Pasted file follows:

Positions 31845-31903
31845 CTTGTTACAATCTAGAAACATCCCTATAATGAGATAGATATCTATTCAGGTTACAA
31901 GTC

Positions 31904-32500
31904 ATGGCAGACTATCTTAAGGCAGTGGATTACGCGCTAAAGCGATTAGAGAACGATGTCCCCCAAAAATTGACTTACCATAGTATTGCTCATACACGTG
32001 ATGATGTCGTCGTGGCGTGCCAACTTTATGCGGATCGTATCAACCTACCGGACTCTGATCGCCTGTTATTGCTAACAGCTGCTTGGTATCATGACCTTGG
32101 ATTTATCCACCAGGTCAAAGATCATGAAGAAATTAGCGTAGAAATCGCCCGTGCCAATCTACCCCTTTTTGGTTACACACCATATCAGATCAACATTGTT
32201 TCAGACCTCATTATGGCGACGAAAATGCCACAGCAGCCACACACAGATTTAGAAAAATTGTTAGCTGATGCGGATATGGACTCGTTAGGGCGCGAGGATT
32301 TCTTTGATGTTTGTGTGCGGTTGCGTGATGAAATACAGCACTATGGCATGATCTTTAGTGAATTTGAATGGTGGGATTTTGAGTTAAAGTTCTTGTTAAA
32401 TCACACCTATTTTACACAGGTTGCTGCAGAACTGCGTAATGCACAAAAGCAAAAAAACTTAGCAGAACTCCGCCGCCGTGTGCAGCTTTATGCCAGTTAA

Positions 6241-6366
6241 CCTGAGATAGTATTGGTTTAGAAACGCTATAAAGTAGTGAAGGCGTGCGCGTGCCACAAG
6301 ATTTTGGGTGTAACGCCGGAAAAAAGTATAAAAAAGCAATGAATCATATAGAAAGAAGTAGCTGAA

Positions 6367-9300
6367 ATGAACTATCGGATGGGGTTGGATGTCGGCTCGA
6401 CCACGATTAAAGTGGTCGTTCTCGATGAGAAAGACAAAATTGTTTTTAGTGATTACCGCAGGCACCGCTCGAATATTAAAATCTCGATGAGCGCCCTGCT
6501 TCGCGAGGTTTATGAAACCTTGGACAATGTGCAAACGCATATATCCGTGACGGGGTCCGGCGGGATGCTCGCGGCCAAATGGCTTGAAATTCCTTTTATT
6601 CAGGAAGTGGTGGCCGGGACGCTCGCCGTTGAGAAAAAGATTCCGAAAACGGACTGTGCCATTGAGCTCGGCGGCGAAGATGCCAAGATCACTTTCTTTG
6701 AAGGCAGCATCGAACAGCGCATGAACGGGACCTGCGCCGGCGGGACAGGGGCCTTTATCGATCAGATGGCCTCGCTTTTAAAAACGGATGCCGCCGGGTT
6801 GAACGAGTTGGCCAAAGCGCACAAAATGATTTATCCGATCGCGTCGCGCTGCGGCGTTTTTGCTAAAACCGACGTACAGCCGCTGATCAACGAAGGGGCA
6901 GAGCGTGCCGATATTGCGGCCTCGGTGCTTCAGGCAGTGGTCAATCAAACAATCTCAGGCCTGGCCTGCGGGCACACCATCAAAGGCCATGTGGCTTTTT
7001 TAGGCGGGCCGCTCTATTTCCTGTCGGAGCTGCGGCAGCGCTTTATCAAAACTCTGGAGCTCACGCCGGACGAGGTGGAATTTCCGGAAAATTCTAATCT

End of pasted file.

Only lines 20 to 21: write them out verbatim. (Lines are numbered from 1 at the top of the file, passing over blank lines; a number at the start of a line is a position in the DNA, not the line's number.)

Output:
6801 GAACGAGTTGGCCAAAGCGCACAAAATGATTTATCCGATCGCGTCGCGCTGCGGCGTTTTTGCTAAAACCGACGTACAGCCGCTGATCAACGAAGGGGCA
6901 GAGCGTGCCGATATTGCGGCCTCGGTGCTTCAGGCAGTGGTCAATCAAACAATCTCAGGCCTGGCCTGCGGGCACACCATCAAAGGCCATGTGGCTTTTT